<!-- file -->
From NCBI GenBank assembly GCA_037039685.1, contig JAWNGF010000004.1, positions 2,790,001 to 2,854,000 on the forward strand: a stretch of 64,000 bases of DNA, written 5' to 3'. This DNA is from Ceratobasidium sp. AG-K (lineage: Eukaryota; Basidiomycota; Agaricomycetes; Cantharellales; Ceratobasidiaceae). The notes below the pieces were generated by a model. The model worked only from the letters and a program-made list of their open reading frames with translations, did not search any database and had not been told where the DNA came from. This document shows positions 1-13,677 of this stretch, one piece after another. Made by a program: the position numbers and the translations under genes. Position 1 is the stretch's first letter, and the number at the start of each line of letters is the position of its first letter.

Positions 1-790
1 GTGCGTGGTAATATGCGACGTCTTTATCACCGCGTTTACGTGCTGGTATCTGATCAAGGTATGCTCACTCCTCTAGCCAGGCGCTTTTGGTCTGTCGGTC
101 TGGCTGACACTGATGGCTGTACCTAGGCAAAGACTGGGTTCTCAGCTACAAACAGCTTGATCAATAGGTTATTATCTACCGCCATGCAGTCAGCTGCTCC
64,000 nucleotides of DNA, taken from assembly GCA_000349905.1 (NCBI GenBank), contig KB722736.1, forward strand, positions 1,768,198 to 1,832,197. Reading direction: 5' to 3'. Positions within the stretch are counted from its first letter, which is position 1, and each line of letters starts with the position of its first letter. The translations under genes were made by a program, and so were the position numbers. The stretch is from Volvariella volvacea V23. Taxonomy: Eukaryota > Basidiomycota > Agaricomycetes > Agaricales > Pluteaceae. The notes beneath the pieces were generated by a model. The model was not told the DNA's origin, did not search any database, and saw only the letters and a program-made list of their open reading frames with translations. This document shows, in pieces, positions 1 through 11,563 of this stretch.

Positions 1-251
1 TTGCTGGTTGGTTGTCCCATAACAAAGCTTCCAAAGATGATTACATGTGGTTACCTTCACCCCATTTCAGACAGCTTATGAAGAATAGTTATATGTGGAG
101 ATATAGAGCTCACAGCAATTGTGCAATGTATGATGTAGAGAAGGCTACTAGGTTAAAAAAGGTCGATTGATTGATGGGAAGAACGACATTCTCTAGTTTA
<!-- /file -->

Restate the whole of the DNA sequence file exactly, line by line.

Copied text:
From NCBI GenBank assembly GCA_037039685.1, contig JAWNGF010000004.1, positions 2,790,001 to 2,854,000 on the forward strand: a stretch of 64,000 bases of DNA, written 5' to 3'. This DNA is from Ceratobasidium sp. AG-K (lineage: Eukaryota; Basidiomycota; Agaricomycetes; Cantharellales; Ceratobasidiaceae). The notes below the pieces were generated by a model. The model worked only from the letters and a program-made list of their open reading frames with translations, did not search any database and had not been told where the DNA came from. This document shows positions 1-13,677 of this stretch, one piece after another. Made by a program: the position numbers and the translations under genes. Position 1 is the stretch's first letter, and the number at the start of each line of letters is the position of its first letter.

Positions 1-790
1 GTGCGTGGTAATATGCGACGTCTTTATCACCGCGTTTACGTGCTGGTATCTGATCAAGGTATGCTCACTCCTCTAGCCAGGCGCTTTTGGTCTGTCGGTC
101 TGGCTGACACTGATGGCTGTACCTAGGCAAAGACTGGGTTCTCAGCTACAAACAGCTTGATCAATAGGTTATTATCTACCGCCATGCAGTCAGCTGCTCC
64,000 nucleotides of DNA, taken from assembly GCA_000349905.1 (NCBI GenBank), contig KB722736.1, forward strand, positions 1,768,198 to 1,832,197. Reading direction: 5' to 3'. Positions within the stretch are counted from its first letter, which is position 1, and each line of letters starts with the position of its first letter. The translations under genes were made by a program, and so were the position numbers. The stretch is from Volvariella volvacea V23. Taxonomy: Eukaryota > Basidiomycota > Agaricomycetes > Agaricales > Pluteaceae. The notes beneath the pieces were generated by a model. The model was not told the DNA's origin, did not search any database, and saw only the letters and a program-made list of their open reading frames with translations. This document shows, in pieces, positions 1 through 11,563 of this stretch.

Positions 1-251
1 TTGCTGGTTGGTTGTCCCATAACAAAGCTTCCAAAGATGATTACATGTGGTTACCTTCACCCCATTTCAGACAGCTTATGAAGAATAGTTATATGTGGAG
101 ATATAGAGCTCACAGCAATTGTGCAATGTATGATGTAGAGAAGGCTACTAGGTTAAAAAAGGTCGATTGATTGATGGGAAGAACGACATTCTCTAGTTTA